How much have we spent on the wars in Iraq and Afghanistan? The answer is $904 billion, according to a new report by Steven Kosiak, the renowned defense budget number cruncher at the Center for Strategic and Budgetary Assessments, in Washington, D.C. A rough projection of future costs, assuming combined troop levels in Iraq and Afghanistan drop from the current 200,000 to somewhere below 75,000, estimates the federal tab for the wars will climb to $1.3-1.7 trillion by 2018.
Waging war today is a far costlier endeavor than past U.S. military operations; the U.S. has already spent 50 percent more fighting in Iraq and Afghanistan than it did in the Vietnam War. The reason today’s wars are more expensive is largely due to rising personnel costs, including salaries and benefits, and pricier equipment, such as night vision and body armor. Kosiak cites a recent Congressional Budget Office estimate that pegs the costs per troop/per year at $750,000.
Most of the money for the wars, $509 billion, has gone into DoD’s operations & maintenance accounts, as would be expected. Around $190 billion has gone to procurement, to buy more ammunition, better equip troops going into combat, upgrade existing equipment, and accelerate production of “next-generation” weapons that have long been on service wish lists. That money has come from the emergency wartime supplementals that Congress is determined to pare back.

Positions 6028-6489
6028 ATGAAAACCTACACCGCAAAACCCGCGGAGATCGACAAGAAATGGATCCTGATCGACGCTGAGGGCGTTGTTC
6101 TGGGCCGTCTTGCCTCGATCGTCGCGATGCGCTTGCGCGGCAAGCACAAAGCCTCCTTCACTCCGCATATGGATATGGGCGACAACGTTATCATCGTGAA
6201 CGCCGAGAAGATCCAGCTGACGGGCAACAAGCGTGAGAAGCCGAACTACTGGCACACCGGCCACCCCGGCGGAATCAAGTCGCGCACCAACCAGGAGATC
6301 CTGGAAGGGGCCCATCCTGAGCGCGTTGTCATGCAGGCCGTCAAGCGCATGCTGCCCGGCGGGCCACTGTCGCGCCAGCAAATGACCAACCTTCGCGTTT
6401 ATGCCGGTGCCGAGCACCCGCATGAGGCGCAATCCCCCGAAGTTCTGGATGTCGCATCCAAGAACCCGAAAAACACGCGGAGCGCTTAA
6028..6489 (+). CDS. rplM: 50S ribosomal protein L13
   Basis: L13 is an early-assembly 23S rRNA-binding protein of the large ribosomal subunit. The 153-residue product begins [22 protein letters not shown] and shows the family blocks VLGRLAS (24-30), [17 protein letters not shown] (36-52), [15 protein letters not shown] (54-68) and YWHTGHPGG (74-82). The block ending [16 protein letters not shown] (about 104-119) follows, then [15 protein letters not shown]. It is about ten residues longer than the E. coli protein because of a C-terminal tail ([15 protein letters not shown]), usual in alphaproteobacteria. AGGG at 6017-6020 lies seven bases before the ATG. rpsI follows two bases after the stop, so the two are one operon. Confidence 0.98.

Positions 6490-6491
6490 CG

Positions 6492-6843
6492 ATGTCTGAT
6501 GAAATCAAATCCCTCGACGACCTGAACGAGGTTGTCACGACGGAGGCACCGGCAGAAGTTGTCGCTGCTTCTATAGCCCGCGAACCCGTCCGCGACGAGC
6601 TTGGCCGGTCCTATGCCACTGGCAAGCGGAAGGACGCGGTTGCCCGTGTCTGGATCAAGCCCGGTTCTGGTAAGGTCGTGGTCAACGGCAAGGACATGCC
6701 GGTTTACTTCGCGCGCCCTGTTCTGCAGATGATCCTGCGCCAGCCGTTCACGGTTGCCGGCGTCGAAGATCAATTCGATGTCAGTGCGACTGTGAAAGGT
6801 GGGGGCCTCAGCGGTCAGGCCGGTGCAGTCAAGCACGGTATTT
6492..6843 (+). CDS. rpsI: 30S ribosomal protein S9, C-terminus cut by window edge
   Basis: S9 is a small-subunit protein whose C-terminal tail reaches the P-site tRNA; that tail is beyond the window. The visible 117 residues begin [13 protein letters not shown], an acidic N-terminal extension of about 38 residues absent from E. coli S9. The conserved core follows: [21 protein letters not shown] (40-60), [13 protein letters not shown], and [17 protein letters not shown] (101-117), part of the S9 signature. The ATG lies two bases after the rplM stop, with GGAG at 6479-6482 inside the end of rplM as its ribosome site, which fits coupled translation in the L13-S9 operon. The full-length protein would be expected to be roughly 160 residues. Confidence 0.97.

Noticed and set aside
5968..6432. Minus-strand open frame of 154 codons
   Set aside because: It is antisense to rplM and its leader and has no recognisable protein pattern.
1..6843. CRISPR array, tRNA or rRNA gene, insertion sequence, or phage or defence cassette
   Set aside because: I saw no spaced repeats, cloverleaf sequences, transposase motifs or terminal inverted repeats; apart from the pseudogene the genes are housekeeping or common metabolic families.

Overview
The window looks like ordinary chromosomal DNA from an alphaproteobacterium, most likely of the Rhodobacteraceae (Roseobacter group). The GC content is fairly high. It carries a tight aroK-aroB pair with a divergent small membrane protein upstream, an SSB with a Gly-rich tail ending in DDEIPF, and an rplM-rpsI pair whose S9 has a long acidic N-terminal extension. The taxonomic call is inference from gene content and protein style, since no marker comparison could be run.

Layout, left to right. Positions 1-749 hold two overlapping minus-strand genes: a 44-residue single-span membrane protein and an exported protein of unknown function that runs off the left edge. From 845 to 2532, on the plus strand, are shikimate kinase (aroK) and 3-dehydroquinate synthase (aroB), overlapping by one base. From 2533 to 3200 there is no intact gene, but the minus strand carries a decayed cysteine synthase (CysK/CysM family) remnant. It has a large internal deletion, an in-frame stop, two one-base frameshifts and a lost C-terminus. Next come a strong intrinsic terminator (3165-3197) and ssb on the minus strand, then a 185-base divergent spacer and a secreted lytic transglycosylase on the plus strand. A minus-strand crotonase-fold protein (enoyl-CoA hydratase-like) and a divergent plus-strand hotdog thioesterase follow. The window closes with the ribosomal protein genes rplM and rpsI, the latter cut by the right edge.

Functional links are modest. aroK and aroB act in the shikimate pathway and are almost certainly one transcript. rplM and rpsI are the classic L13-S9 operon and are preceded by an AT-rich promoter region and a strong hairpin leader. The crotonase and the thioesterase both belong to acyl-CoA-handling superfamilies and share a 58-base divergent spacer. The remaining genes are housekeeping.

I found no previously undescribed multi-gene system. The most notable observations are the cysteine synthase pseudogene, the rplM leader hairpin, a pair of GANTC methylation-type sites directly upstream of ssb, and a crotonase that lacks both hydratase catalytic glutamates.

“There is no way to easily or precisely estimate how much funding for weapons procurement included in recent supplementals might be reasonably attributed to the wars in Iraq and Afghanistan, and how much might be more appropriately attributed to the Services’ long-term modernization requirements.” The amount of money going into the latter category has increased dramatically over the past four, and especially the last two, years, Kosiak says.
That increase comes from an increasingly expansive definition of what is included in the military’s “reset” program, intended to repair and refurbish war-worn equipment, Kosiak says. “Over the past several years, far more has been requested and provided for procurement and reset than either DoD or CBO estimates suggest is needed to simply cover equipment replacement and repair costs.” Reset money has been used to fund new programs such as the CV-22 Osprey and the F-35 Joint Strike Fighter.
Has spending on the wars hurt the U.S. economy? The short answer is no. Kosiak says the current wars have been less burdensome, as a percentage of GDP, than either Korea or Vietnam. The national debt stands at $10 trillion. Assuming the wars have been financed entirely by borrowing, they still account for less than 10 percent of total national debt.
In an era of $700 billion financial system bail-outs and discussions of $1 trillion and larger fiscal stimulus packages, spending nearly $1 trillion to wage a war that is entering its eighth year may appear to many as not all that unreasonable.
But what if the American people are forced to make a choice on either funding distant and bloody wars or spending government funds here at home to resuscitate a moribund economy? For the past eight years they haven’t had to make that choice as the economy boomed. That was then and my how things have changed.